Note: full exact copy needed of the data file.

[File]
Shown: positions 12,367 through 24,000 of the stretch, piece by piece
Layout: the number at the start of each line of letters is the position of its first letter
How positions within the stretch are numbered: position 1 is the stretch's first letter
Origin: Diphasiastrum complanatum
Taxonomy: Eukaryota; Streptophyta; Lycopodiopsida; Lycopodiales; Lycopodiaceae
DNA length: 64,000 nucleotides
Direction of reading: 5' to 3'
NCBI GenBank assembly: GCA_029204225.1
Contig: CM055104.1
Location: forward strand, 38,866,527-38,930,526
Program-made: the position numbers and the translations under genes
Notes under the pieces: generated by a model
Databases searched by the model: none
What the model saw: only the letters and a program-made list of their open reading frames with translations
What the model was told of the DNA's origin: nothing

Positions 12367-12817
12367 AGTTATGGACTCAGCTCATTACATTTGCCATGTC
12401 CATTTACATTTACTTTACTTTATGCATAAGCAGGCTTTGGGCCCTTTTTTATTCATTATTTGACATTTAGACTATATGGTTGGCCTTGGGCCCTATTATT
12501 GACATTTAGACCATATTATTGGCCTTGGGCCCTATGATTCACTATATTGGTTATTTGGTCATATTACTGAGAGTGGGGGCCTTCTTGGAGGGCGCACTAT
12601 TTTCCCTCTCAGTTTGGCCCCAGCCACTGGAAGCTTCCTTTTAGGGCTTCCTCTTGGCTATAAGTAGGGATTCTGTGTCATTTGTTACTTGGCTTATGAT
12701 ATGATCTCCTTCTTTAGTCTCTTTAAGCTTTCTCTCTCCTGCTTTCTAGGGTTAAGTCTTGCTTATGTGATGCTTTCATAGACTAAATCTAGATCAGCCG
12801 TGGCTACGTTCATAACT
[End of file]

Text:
Shown: positions 12,367 through 24,000 of the stretch, piece by piece
Layout: the number at the start of each line of letters is the position of its first letter
How positions within the stretch are numbered: position 1 is the stretch's first letter
Origin: Diphasiastrum complanatum
Taxonomy: Eukaryota; Streptophyta; Lycopodiopsida; Lycopodiales; Lycopodiaceae
DNA length: 64,000 nucleotides
Direction of reading: 5' to 3'
NCBI GenBank assembly: GCA_029204225.1
Contig: CM055104.1
Location: forward strand, 38,866,527-38,930,526
Program-made: the position numbers and the translations under genes
Notes under the pieces: generated by a model
Databases searched by the model: none
What the model saw: only the letters and a program-made list of their open reading frames with translations
What the model was told of the DNA's origin: nothing

Positions 12367-12817
12367 AGTTATGGACTCAGCTCATTACATTTGCCATGTC
12401 CATTTACATTTACTTTACTTTATGCATAAGCAGGCTTTGGGCCCTTTTTTATTCATTATTTGACATTTAGACTATATGGTTGGCCTTGGGCCCTATTATT
12501 GACATTTAGACCATATTATTGGCCTTGGGCCCTATGATTCACTATATTGGTTATTTGGTCATATTACTGAGAGTGGGGGCCTTCTTGGAGGGCGCACTAT
12601 TTTCCCTCTCAGTTTGGCCCCAGCCACTGGAAGCTTCCTTTTAGGGCTTCCTCTTGGCTATAAGTAGGGATTCTGTGTCATTTGTTACTTGGCTTATGAT
12701 ATGATCTCCTTCTTTAGTCTCTTTAAGCTTTCTCTCTCCTGCTTTCTAGGGTTAAGTCTTGCTTATGTGATGCTTTCATAGACTAAATCTAGATCAGCCG
12801 TGGCTACGTTCATAACT